"With this record, we had a lot more preproduction than we did with the last one."
I keep reading that you experimented with different instruments like the sitar. Is that true? It was a joke! There's no sitar! Now I kind of wish there was so that we could actually say that! That's a relief because for the life of me I couldn't hear the sitar in there. It was great. We really threw little things like that in there. Like we'll say, I have no idea how that voice ended up on the record. It must have been a ghost! It was funny. We actually did end up using a lot of stuff that we've never really tried before or played around with before, especially synth and piano. Every song on this record has some form of synth or keys or piano on it. That's really a step up from the things we've done. We had done maybe 2 or 3 songs with synth in it, and we really liked how those came out. Production-wise, Neal had this huge box with everything you can think of. Me and Christian definitely played around with a lot of that stuff, trying out new things. We had more strings on this one than we had ever had. Are you playing the synthesizer on the record? I think Stephen played a little bit. I did the majority of it, and then Neal did a little bit. Christian played a couple of things. We really just kind of tried to spread it out as much as possible. When you focus too hard on one thing, you end up getting burned out. That was one thing that Neal was great at, spreading everybody out and making sure nobody really got burned out while we were in the studio. Did you and Christian offer each other any ideas in terms of your playing techniques? The cool thing about that is if you listen back to the last 3 records, I had done all the rhythm guitar and lead guitars. So everything matched up to be perfect. With Christian, we decided to split the rhythm tracks evenly. It was cool because I would get done on a rhythm track, and then he would start in on a rhythm track. He would play the same thing, but it would have different voicings. It ended up filling it out, making these huge sounds. What guitars are you playing on New Surrender? We tried out a lot of different stuff, but Gibson was definitely the main thing. The first day before we started tracking guitars, Neal took us over to Lon Cohen Studios in L.A., and we just walked into this room full of amps. We were so excited! Me and Christian were trying out all these different amps, and we got to pick out which ones we thought would be great for the record. That was like a kid in a candy store! Did you end up picking out a favorite amp or were there too many to choose from? Oh, there were so many. It was a Fender Super-Sonic that was really cool. That was for like the low gain stuff. The cool thing about it was how incredibly loud it was! There is no gain on the amp, so you just have to turn it up as loud as it will go. That's how you get any kind of gain out of it. So that was fun! We thought we would use it a lot more than we did, but it did end up on a few. But for the heavy stuff and riffs, we used this old Diezel that was unbelievable. It was great sounding.
"In the verse we wanted you to hear the melody more."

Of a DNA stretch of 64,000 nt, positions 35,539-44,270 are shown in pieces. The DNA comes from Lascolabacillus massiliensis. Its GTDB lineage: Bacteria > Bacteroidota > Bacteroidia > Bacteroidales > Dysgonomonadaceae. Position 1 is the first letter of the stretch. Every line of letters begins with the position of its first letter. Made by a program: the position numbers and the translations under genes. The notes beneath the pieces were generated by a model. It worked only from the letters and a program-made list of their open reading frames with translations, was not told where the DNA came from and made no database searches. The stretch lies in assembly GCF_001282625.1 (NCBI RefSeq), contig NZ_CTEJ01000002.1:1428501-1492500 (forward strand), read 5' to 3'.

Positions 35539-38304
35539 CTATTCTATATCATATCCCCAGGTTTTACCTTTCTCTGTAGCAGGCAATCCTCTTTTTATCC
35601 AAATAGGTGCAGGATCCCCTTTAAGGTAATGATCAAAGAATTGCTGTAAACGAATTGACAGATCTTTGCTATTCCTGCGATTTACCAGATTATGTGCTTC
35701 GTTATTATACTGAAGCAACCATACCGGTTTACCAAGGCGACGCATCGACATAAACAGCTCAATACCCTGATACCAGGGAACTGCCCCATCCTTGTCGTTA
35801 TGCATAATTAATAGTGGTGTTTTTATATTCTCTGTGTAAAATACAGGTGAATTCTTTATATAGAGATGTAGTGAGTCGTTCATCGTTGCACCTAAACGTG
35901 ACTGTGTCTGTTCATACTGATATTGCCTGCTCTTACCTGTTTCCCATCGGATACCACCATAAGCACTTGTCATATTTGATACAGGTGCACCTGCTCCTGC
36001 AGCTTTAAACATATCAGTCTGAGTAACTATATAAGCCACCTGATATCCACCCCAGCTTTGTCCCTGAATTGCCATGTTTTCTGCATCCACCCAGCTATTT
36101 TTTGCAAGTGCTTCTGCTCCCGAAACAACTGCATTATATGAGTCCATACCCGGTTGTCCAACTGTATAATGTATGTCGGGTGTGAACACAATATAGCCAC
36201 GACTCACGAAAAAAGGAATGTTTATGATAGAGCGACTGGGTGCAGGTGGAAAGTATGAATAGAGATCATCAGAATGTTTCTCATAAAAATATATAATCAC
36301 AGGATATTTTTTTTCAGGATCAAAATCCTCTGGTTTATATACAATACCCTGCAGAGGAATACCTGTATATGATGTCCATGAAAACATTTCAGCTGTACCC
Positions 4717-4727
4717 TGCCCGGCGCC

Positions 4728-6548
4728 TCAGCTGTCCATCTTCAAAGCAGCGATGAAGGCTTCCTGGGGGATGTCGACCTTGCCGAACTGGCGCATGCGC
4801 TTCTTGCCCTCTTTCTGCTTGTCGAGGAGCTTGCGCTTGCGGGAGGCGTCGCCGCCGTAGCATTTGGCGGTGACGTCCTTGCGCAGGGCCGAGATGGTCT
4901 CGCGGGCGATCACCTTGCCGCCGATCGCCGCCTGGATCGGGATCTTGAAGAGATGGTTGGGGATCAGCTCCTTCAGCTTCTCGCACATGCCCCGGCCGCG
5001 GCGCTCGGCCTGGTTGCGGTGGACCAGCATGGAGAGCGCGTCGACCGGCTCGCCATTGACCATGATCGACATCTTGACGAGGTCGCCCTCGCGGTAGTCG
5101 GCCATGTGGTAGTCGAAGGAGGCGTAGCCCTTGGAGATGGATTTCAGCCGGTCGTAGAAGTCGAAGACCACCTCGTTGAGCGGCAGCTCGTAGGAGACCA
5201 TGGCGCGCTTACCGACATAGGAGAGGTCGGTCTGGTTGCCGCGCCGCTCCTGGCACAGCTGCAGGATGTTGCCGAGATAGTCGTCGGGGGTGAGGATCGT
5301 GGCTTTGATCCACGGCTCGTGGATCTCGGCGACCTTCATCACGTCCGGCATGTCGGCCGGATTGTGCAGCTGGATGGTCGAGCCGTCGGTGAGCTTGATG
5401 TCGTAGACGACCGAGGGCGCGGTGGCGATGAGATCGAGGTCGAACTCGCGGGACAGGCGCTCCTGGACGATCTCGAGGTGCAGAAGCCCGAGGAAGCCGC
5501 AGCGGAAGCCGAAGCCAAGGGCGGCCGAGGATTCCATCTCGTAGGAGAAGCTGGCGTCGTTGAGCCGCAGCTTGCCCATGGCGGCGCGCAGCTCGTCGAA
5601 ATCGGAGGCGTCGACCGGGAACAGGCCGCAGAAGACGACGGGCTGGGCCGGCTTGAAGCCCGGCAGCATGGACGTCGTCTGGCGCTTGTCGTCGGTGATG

On the new album you re-released the track The Feel Good Drag, which originally was featured on the 2005 record Never Take Friendship Personal. Was it the executives at Universal Republic that encouraged that move? Actually they really didn't have an opinion. That was something we talked about pretty much right after we signed with Universal just amongst ourselves. We were like, It would be cool if we could bring back an older song that really didn't get a shot at anything. We had to make sure that it would fit the mood of what we're doing now. The Feel Good Drag did that immediately. That song style-wise was ahead of its time. It didn't really get any kind of shot. It was more of a fan favorite that went later on the record Never Take Friendship Personal. It really was all us. We just felt that the song never got a real shot at what it could do. We figured we would give it another a go, and we're really glad we did. On that particular song it sounds like a lot of different styles or effects are coming from the guitar. Yeah, it was cool. When you've played a song for so long, you kind of figure out what you should have done the first time and what was missing the first time. Granted, the song is pretty much part for part exactly the same as the other one, just a little heavier. Neal was like, I want an intro for this song. I want something that the minute you hear it, you know it's that song. So I just kind of locked myself in the studio with ProTools and a guitar, and worked it over and over and over. Finally I got this whammy pedal that I tracked with the opening riff. I put the whammy pedal up an octave, and then I doubled that with a regular guitar. That was just for scratch, and we actually ended up using that track that I did in the other room. That was cool! In the verse we wanted you to hear the melody more. Actually when we played Neal the original version, he didn't know that those notes were being played because it was difficult to hear them. On top of that, we added a synth underneath it and Stephen did cool stuff with the backing vocals, and it really brought out all of the melody that was lost in the verse originally. Anberlin has done quite a few acoustic gigs over the past few years. Do you enjoy those just as much as when you've got the full band playing? It's a totally different feel and vibe. I feel like when we play a regular big show with a full production and everything, it's cool and the kids are really energized and go crazy. With the acoustic set, it's a totally different experience and it makes you feel a little bit closer with the audience. It turns into a sing-along! We have those little moments where we look over at each other, and you can't help but smile because all these kids are singing along with the song. It's so bare bones. It's just the 3 of us: me, Christian, and Stephen. It's a lot of fun. We've tried to include more acoustic stuff over the last couple of albums because it definitely shows diversity and we love those kinds of songs as well. We don't want to be a one-dimensional, rock your face off and go home band. We actually want to show some depth. Are most of the songs written on an acoustic originally? It kind of depends. I'm pretty sure it's the same for Christian as well. When you have it in your head, you already know how it's going to be. If I have an acoustic song in my head, I'll demo it with acoustic guitars. If I have a heavy song in my head, the only way to get the point across to the guys is to do it the way you hear it. You have to do each one exclusively to what that song needs. Will you be taking your Gibson on the road with you? I brought my guitars into the studio, but we ended up using the other Gibson. Live, I also play Gibson. The weight and the density of the wood and everything like that, it's just a loud and clear guitar. I've always played Gibson and probably always will. It's cool to have a Telecaster on hand, but for the heavy stuff it's always Gibson. Interview by Amy Kelly Ultimate-Guitar.Com 2008